Cortical spreading depression (i.e. waves of cellular depolarization, CSD) causes the aura symptoms in classical migraine, and may contribute to delayed cellular damage after an ischemic or traumatic insult to the brain. In the latter cases, secondary neuronal injury may be worsened by some of the cerebral blood flow (CBF) changes that are associated with CSD. Here, we describe a new method for the simultaneous, live imaging of local cellular depolarization and CBF changes (i.e. two variables with well-defined and important biological significance), through a closed cranial window prepared in anesthetized rats. This novel experimental strategy was validated by imaging the changes associated with CSD elicited by application of high K+ medium on the cortical surface. CSD was visualized directly by using a fluorescent voltage-sensitive (VS) dye, whereas laser speckle contrast (LSC) imaging allowed the visualization of the corresponding CBF changes. In addition to the high temporal and spatial resolution of VS dye and LSC imaging, their novel combination allows to determine how CBF changes relate to a heterogeneous and evolving pattern of cellular depolarization, in any area of interest of the cortical region under study. This methodological development is especially pertinent and timely for investigations into the peri-lesion depolarizations that occur in models of focal brain injury, situations where their site of spontaneous elicitation and propagation pattern cannot be predicted. It should also help advance our knowledge in epilepsy, CBF pharmacology, and neurovascular coupling under normal and pathophysiological conditions.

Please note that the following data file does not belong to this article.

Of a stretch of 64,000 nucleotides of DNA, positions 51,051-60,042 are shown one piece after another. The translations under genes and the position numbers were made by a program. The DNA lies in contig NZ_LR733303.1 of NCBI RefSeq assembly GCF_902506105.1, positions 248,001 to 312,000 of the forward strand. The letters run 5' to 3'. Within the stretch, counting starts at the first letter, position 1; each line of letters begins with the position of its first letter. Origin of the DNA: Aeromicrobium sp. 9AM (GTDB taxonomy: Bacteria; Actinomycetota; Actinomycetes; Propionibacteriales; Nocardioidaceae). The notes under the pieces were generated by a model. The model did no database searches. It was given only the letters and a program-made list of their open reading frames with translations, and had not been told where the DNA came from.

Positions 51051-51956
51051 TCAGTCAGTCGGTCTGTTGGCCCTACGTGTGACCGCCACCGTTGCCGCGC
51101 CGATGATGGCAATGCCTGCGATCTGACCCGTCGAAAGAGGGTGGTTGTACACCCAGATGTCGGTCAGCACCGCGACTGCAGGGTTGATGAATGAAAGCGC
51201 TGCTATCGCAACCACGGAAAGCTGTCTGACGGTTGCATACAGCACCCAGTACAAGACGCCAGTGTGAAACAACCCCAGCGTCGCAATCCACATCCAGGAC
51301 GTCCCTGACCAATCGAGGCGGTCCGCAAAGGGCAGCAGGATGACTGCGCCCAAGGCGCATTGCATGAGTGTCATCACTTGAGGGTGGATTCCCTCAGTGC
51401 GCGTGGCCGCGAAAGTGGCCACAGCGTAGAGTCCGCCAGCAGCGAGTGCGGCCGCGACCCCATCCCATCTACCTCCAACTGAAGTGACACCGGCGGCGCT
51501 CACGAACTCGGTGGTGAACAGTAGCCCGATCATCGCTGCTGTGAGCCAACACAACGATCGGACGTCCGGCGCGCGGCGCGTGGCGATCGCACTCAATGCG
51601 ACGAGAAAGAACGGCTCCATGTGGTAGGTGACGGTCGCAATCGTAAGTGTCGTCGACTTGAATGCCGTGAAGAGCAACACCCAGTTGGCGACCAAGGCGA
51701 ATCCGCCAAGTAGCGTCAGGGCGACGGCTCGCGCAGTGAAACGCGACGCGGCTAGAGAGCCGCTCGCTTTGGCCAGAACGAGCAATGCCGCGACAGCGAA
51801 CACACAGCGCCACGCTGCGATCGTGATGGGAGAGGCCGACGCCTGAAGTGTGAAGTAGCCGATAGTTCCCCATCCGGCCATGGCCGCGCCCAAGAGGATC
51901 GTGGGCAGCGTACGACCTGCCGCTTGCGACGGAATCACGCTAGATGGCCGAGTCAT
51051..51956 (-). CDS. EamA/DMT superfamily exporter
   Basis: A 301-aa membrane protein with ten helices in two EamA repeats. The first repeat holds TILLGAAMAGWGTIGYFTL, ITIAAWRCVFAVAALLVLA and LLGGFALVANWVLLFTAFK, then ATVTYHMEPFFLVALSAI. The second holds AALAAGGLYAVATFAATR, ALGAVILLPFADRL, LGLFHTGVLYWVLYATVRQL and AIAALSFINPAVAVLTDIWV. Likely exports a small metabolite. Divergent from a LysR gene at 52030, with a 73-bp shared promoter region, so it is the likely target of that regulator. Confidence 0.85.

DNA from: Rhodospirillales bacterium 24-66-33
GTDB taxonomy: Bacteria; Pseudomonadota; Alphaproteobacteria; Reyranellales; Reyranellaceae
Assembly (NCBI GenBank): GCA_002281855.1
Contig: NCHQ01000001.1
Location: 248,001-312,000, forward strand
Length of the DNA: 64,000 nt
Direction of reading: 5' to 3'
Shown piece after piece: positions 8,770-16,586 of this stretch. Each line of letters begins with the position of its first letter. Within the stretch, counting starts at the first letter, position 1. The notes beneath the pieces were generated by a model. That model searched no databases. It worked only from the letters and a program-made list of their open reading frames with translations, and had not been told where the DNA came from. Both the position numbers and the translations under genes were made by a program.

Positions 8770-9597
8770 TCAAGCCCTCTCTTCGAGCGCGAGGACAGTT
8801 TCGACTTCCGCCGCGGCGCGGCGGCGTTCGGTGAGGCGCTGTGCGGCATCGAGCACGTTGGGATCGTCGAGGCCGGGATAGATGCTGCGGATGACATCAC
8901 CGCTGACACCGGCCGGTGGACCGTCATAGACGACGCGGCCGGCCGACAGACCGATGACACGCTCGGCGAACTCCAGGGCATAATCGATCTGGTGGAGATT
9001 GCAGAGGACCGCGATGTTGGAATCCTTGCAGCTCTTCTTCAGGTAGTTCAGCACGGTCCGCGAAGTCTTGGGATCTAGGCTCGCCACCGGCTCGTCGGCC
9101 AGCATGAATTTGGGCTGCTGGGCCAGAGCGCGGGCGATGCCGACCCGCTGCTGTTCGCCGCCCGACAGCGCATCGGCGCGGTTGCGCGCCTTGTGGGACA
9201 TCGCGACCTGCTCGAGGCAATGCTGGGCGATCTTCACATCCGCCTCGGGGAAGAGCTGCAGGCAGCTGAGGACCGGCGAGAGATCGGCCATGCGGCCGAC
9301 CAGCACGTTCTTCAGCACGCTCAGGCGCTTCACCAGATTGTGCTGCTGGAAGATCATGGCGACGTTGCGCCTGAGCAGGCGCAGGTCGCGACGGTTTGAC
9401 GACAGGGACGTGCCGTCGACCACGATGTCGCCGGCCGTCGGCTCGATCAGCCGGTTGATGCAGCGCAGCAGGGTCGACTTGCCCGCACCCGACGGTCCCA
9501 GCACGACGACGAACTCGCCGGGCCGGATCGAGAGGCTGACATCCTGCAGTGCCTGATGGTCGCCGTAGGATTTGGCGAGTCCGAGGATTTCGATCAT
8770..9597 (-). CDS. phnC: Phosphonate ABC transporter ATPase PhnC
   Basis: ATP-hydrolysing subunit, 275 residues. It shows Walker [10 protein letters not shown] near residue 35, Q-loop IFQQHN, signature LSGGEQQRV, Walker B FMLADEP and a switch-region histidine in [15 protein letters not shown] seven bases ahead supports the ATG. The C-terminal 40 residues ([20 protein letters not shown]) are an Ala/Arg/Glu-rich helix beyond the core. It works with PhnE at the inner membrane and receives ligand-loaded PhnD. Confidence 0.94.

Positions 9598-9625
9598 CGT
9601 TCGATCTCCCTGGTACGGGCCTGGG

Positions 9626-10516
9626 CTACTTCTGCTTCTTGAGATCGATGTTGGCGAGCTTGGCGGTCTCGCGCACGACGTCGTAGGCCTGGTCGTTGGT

ASJC Scopus subject areas
- Cognitive Neuroscience